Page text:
[please click the corner to turn the pages]Picture postcards always frame the seaside in the sun, but I like the dull days too - the grey sky mornings when the gulls are white against the clouds - cut-out shapes that offer a glimpse of the bright beyond.
A seaside town closing down - kiosks boarded, coaches going going gone - children back in the classroom. Empty shelters with no scraps for the opportunistic onlooker - and the only one smiling for a snapshot, a young gull perched high and bemused over a stone clad fruit basket.
She taught me to always ask the birds permission before you take their photo - otherwise they will fly away just as you hit the button. I think its connected to the way that people used to believe that early photographs stole a piece of your soul - and the birds haven’t quite given up on this idea.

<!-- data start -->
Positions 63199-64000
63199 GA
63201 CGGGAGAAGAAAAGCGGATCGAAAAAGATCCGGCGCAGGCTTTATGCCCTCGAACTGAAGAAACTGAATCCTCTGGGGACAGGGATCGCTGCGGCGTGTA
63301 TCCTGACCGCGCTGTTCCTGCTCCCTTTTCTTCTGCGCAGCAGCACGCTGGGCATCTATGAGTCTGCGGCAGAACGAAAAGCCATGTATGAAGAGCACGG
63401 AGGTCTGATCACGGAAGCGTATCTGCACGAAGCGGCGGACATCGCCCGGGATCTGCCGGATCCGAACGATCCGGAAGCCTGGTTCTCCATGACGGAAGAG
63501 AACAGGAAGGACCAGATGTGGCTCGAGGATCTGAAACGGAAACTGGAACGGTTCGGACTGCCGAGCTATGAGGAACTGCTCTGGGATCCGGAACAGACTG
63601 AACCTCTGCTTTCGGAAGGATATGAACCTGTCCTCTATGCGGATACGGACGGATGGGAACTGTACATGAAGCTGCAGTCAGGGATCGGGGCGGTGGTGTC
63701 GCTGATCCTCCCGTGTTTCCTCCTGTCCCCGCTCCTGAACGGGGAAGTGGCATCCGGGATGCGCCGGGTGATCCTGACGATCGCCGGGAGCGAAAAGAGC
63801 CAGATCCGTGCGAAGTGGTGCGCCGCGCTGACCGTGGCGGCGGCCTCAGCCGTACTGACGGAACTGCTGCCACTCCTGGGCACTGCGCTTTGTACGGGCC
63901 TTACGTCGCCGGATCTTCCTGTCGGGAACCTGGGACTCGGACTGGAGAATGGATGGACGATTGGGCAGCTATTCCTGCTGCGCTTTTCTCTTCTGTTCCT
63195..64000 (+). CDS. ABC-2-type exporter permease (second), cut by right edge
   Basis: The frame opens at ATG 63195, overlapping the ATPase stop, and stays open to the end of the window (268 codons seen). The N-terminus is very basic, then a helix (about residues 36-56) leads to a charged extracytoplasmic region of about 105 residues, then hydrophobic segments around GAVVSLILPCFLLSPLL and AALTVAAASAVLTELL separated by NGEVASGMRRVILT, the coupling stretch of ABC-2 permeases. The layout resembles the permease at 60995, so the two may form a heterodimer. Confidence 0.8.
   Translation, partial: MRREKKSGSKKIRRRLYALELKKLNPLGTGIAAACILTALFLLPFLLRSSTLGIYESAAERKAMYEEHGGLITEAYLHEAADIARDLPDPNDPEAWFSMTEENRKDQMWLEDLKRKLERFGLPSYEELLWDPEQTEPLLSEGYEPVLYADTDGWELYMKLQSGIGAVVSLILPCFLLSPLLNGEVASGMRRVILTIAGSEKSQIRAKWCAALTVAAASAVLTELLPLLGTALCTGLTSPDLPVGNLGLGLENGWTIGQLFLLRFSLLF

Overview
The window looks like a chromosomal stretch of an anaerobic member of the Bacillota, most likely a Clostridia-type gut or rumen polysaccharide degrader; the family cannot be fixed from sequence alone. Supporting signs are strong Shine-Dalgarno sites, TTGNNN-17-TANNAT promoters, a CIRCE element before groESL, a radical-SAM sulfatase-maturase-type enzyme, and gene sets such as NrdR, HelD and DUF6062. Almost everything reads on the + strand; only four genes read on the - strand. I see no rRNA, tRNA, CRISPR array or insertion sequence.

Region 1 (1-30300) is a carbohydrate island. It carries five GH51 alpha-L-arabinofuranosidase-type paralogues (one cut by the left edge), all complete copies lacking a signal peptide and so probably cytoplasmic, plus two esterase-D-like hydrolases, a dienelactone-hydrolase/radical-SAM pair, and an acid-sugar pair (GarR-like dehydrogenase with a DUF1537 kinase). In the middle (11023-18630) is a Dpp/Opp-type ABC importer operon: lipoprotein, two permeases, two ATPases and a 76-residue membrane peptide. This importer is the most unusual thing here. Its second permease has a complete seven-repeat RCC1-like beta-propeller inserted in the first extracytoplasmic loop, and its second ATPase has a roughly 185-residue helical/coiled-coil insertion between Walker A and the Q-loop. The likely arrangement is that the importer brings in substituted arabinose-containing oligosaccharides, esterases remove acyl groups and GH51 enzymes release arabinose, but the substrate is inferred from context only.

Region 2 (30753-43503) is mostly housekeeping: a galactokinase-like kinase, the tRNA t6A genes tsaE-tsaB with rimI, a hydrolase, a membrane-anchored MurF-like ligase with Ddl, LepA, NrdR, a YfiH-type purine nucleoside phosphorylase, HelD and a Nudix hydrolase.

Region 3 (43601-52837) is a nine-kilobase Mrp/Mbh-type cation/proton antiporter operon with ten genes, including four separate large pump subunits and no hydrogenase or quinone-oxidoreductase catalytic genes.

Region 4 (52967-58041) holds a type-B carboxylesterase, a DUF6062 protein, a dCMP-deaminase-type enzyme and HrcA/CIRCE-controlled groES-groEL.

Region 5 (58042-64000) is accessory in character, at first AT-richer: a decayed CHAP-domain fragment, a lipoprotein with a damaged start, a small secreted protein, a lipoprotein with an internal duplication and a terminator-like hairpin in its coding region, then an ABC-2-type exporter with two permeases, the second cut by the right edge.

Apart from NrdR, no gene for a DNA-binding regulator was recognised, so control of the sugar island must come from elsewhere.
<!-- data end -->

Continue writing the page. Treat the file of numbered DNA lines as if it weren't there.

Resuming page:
A place of shadows and stains and secret corners to hide from the wind - to huddle away with a book and a pen and a bagful of recycled words. I’m at home among the older faces, the creases and the frowns - taking time to gather dust and watch the waves come and go and return again. To catch scraps of conversation as they drift by - talk of ‘gas masks and all that’ as the old man clutches his tobacco pouch to his chest, like a long lost grandchild - and she says how ‘he never had a day of ill health in his whole life’ and you just know this is posthumous praise.
This is where I live - just another seaside town, except that this is my seaside town - not quite where I was born but most likely, hopefully, where I will die, or at least drift away. Good on the bright days but just as much mine on the grey.